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March 09, 2022 T&S Newsletter



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T&S Early Warning News

Get ahead of new stories that are impacting the T&S industry.

Trafficking and Child Exploitation Online: The Growing Responsibilities of Entities Operating Online Platforms

Jdsupra | Mar 8, 2022

Company Listed: Facebook Meta, Social Media

The U.S. Supreme Court denied certiorari today in Doe v. Facebook, effectively passing on its opportunity to address the scope of Section 230, the provision in the Communications Decency Act that provides immunity to web platforms for conduct, including potentially illegal conduct, perpetrated online. But regardless of the U.S. Supreme Court’s decision, change is likely coming. Congress aggressively is pursuing amendments to Section 230, and lower courts have begun to question the blanket protections previously given to online platforms.

Criticism of Section 230 has escalated in recent years, and legislators, legal experts, and even industry leaders have called for it to be either amended or repealed. The evidence shows that even well-intentioned online platforms may be used to traffic human beings, entice children for illegal activity, and trade child pornography. There are growing calls for those who manage our online environments to take responsibility for reasonable steps to protect their users. Especially with respect to these criminal activities, website hosts may soon have affirmative legal duties to change their platforms. These duties may eventually arise from a U.S. Supreme Court reinterpretation of Section 230, but are likely to come from congressional action and lower courts decisions.

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Google’s Jigsaw Unit Open Sources Code for Harassment Manager Tool in Partnership with Twitter, Thomson Reuters Foundation

BakersField | Mar 09, 2022

Company Listed: Google


Today, Google’s Jigsaw unit has announced the open sourcing of Harassment Manager, a web application that allows users to document and manage online abuse targeted at them on platforms online, beginning with Twitter. As a first implementation partner, Thomson Reuters Foundation will make the tool available to journalists within its network in June of 2022.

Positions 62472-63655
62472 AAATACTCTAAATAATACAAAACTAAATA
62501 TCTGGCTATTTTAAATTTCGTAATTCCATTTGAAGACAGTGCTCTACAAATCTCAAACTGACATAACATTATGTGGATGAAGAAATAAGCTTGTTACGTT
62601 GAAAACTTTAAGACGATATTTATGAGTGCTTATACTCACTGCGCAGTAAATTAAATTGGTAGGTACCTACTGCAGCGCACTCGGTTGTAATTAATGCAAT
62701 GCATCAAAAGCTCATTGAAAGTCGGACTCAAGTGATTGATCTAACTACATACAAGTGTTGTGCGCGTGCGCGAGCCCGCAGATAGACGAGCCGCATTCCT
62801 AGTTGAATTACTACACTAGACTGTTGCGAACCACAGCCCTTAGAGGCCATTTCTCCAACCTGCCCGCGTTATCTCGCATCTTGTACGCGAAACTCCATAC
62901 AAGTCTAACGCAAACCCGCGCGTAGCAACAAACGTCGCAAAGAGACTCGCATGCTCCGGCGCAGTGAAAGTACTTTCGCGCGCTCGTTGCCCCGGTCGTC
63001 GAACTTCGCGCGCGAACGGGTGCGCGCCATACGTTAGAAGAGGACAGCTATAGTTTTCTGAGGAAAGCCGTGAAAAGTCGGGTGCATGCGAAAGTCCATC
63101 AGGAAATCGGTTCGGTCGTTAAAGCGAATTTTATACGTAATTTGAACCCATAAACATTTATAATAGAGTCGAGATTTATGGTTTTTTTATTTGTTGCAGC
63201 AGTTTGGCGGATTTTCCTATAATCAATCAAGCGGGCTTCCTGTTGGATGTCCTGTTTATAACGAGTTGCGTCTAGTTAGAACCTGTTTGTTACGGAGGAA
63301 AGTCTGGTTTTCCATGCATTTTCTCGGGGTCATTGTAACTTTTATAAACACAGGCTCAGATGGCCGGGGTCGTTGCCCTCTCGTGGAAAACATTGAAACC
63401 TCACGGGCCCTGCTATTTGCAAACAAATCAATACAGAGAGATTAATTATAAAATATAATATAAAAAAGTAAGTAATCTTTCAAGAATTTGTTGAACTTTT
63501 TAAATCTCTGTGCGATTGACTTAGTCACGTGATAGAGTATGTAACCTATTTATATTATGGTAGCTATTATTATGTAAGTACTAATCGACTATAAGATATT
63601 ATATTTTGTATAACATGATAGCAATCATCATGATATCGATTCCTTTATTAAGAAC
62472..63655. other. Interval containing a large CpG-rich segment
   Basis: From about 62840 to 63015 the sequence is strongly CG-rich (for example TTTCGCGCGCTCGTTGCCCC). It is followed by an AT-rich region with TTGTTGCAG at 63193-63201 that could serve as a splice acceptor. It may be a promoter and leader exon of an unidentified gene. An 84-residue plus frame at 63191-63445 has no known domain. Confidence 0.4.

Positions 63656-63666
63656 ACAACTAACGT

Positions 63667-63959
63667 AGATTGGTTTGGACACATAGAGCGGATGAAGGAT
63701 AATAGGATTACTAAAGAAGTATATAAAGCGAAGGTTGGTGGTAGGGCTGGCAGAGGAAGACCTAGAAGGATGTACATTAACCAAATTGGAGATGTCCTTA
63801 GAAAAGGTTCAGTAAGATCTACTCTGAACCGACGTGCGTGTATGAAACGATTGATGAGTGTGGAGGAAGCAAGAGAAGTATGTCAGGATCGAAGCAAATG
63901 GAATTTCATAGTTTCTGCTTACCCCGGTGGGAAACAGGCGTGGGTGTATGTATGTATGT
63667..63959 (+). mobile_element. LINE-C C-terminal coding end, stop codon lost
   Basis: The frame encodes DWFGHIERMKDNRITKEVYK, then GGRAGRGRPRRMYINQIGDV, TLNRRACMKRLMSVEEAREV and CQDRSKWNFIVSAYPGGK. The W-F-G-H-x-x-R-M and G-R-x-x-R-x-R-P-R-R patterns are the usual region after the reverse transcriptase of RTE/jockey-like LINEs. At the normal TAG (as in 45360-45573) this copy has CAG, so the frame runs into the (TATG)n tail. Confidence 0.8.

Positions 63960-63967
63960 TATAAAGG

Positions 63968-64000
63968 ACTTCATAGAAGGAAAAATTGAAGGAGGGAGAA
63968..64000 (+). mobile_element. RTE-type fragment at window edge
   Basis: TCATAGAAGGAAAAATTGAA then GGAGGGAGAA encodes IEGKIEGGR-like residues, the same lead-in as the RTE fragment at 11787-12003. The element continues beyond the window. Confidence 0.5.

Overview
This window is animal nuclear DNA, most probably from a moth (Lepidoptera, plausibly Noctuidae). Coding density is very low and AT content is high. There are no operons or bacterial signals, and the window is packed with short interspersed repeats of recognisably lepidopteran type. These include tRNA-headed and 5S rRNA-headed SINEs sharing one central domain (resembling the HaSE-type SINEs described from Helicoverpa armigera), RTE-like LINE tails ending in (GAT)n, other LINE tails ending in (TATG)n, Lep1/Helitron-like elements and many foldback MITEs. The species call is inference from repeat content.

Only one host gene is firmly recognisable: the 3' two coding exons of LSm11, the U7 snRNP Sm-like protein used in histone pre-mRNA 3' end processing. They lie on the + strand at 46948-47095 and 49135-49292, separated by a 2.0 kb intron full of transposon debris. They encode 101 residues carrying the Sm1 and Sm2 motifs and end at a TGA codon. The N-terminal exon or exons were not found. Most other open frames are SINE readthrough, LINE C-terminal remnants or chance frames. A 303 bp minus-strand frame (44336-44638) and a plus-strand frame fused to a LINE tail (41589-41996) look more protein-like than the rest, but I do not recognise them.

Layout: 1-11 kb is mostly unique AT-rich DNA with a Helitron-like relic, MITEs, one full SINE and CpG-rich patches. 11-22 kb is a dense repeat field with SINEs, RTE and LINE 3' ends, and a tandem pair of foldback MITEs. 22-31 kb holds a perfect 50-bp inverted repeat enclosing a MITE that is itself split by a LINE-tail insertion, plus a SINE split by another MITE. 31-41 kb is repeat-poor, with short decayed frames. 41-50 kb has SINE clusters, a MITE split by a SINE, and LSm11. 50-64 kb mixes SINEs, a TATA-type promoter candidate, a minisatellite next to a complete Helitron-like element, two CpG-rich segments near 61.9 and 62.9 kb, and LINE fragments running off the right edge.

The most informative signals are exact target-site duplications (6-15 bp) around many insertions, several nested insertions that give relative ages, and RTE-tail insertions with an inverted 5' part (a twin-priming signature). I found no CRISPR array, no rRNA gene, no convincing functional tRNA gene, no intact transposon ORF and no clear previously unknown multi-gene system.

Gender-based online violence is a global threat, and ultimately silences important voices from online conversations. Research from Jigsaw and the Economist Intelligence Unit, and from other organizations in this space including IWMF, ICFJ and UNESCO, shows that women in general, and female journalists in particular are most at risk: 70% of female journalists receive threats and harassment online, and more than 40% of those female journalists stopped reporting a story as a result. Users who experience online harassment navigate an unmanageably large volume of toxic content, creating barriers to documentation and making it difficult to access resources or lean on support networks.

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TikTok's short video format pushes users down misinformation rabbit holes about the Russia-Ukraine war, researchers say

BusinessInsider | Mar 08, 2022

Company Listed: TikTok


Could you tell the difference between a scene of Russian troops dropping bombs on a Ukrainian city and footage taken from a video game with a generic explosion soundtrack?

Many people can't, if share counts on social media are anything to go by.


@tombradabbc More misleading images on #social #media after Russia’s #invasion of #Ukraine - here’s some to be wary of #russia #learn #fake #real #russian #putin ♬ original sound - Tom Brada


The constantly refreshing nature of social apps means it's difficult to quantify misinformation during a fast-moving event such as Russia's invasion of Ukraine.

For experts monitoring social media, TikTok is emerging as particularly problematic.

A video purporting to be footage of Russian missiles in Ukraine was actually taken from the video game Arma III, racking up over 6.2 million views before it was taken down. Similar clips were shared to Facebook and Twitter but garnered fewer views before removal.

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US prosecutors launch an investigation into the effects of TikTok on the health of minors | Technology

CodeList | Mar 8, 2022

Company Listed: TikTok


A bipartisan group of attorneys general from several US states announced last Wednesday that they had decided to open an investigation into the impact of the popular Chinese social networking app TikTok on young Americans. Attorneys general from California, Florida, Kentucky, Massachusetts, Nebraska, New Jersey, Tennessee and Vermont are seeking to learn what methods TikTok uses to keep people on the social network as long as possible. They also seek to determine the potential damage and its effects on both children and young people.